As witnessed by my encounter with an alligator lizard, the drainage is home to a variety of amphibians and reptiles. Although difficult to find, this part of Idaho has rubber boas (Charina bottae), one of only two species of boa in the United States, the other being the rosy boa (Lichanura trivirgata), endemic to the nation’s southwestern corner. Amphibian species are relatively few at this northern latitude, yet those species that do occur here flourish. We are graced with the presence of several species of salamanders, including the beautiful Coeur d’Alene salamander (Plethodon vandykei idahoensis). Boreal toads, leopard frogs, and Pacific tree frogs are all abundant in most riparian habitats throughout the Coeur d’Alene River drainage. In addition, this region boasts a true anuran oddity—the tailed frog (Ascaphus truei). This frog gets its name from the tail-like copulatory organ in the male. Fertilization is internal, unique among North American frogs. Lay of the Land Tepee Creek, happily, flows through relatively remote country; it’s one of those places you have to want to get to—and, of course, the gorgeous dry-fly-loving westslope cutts make that a no-brainer for anglers like myself who enjoy small water and wild trout in pretty places. There are two ways to reach the creek, described as follows. 
   Access point 1: From Spokane, Washington, travel east on Interstate 90 for 62 miles to exit 43 (Kingston, Idaho); depart the freeway and travel 24 miles north on Primary Forest Route 9 (two-lane paved highway) to the Prichard junction. Continue on FR 208 (paved two-lane road) for 28 miles to the end of the pavement and the start of FR 6310 (gravel one-and-a-half-lane road with turnouts). The approximate travel time from Coeur d’Alene on this route is two hours. 
   Access point 2: From the Coeur d’Alene River Ranger District (Fernan office) in Coeur d’Alene (I-90, exit 15), drive east on Kootenai County Road 208 (Fernan Lakeshore Road) for 5 miles; this road enters the Coeur d’Alene National Forest and climbs into the mountains on FR 268; continue on FR 612 (paved road from Fernan Saddle; turns to good quality two-lane gravel) and follow it 11 miles to FR 209 past Honeysuckle Campground. Cross the bridge and turn right (south) on FR 209 (good quality two-lane gravel road) for 5 miles to its junction with FR 422. Turn left (north) and travel 14 miles on FR 422 toward Magee Administrative Site. Road 422 is a fair-quality gravel road that is mostly two lanes but narrows to one wide lane with turnouts; the road is suitable for two-wheel-drive automobiles. Turn right at FR 6310. The approximate travel time from Coeur d’Alene on this route is just under two hours.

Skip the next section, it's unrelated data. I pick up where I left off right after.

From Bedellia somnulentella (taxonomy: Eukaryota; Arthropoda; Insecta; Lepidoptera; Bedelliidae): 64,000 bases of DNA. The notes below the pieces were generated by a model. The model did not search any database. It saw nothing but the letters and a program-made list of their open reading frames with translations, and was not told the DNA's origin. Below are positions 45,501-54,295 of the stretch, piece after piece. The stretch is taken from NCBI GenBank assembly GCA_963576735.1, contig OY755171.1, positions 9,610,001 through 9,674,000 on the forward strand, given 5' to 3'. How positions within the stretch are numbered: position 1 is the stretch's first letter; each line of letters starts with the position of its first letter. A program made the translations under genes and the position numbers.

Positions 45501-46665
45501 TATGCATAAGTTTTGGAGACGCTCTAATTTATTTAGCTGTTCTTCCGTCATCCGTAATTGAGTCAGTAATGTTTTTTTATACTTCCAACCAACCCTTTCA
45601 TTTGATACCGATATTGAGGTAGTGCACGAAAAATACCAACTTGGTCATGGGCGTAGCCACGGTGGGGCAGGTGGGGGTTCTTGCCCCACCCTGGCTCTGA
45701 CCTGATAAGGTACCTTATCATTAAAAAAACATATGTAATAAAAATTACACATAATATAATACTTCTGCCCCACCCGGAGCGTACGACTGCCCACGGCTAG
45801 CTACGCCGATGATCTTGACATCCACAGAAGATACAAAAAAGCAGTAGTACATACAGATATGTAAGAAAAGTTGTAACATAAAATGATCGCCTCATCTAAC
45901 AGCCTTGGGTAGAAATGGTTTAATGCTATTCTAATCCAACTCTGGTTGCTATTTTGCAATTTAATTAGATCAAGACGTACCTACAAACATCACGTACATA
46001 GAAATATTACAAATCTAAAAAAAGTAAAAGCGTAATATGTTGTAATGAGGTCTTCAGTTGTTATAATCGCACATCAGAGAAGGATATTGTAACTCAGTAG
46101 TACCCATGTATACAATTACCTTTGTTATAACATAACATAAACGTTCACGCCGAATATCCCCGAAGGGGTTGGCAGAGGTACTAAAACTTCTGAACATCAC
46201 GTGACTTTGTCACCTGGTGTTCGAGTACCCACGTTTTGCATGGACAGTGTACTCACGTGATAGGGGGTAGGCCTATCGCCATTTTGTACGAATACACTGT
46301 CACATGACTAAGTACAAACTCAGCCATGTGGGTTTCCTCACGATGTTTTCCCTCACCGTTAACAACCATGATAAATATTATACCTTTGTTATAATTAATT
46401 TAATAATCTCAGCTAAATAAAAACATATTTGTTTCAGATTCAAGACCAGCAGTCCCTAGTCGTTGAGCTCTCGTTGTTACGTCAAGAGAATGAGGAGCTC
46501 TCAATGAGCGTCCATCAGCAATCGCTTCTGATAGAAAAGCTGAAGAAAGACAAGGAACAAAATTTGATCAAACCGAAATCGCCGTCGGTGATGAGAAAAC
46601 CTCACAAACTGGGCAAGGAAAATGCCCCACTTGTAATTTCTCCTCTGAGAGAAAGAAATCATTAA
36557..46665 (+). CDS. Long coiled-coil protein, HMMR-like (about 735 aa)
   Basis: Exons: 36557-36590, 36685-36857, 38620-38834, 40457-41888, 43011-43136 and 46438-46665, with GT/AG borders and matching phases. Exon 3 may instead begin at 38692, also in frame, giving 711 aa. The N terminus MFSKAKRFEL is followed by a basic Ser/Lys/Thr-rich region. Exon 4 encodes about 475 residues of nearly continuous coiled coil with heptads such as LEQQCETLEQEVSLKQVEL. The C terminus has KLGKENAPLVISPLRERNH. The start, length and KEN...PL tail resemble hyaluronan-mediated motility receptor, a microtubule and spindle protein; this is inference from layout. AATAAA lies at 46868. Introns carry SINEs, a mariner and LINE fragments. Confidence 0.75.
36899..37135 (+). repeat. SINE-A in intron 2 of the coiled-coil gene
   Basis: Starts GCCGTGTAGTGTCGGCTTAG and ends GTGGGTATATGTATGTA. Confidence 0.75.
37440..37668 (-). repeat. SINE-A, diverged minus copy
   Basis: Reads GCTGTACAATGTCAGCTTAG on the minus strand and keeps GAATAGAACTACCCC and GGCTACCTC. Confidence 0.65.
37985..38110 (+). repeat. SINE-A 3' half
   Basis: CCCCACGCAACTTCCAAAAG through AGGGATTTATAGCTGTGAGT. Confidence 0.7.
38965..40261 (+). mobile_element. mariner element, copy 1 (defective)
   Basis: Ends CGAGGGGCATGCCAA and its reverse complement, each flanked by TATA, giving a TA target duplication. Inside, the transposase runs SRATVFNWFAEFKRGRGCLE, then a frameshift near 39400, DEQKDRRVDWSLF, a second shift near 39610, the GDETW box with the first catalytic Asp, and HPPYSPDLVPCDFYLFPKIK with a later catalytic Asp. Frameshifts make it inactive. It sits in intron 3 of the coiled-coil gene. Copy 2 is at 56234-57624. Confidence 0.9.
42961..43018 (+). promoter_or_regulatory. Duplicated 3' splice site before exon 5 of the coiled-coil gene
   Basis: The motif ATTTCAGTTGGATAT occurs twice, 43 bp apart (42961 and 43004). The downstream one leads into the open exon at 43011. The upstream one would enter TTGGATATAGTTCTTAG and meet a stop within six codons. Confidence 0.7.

Camping streamside on Tepee Creek is about as good as it gets. There are numerous tent sites nearly on top of deep pools lying at the base of steep cliffs. Dense stands of huckleberries, ripe for the picking, and the sweet smell of wild roses, add to the appeal. Being able to fish the evening hatch on a prime slot just 30 yards from a crackling fire implants memories that make a person yearn for the spring snowmelt round ’bout December.
   As the season draws to a close in late September, the water is low and the fish seek deep runs. Streamers will produce some bigger fish and they maintain their interest in dry flies, although they are more reluctant to rise to the surface. For some reason, I’m seldom surprised when I catch another 17-inch cutt in a deep channel barely wider than
my boot. 
   I consider Tepee Creek my home water even though I have to drive 120 miles to get there. The fishing is that good. But if I’m being honest, it’s less about the fish and more about the immersion experience. There’s something sublime about being in wild places and making that connection. All fly fishers are naturalists and we unconsciously acknowledge that fact every time we release a trout to swim another day.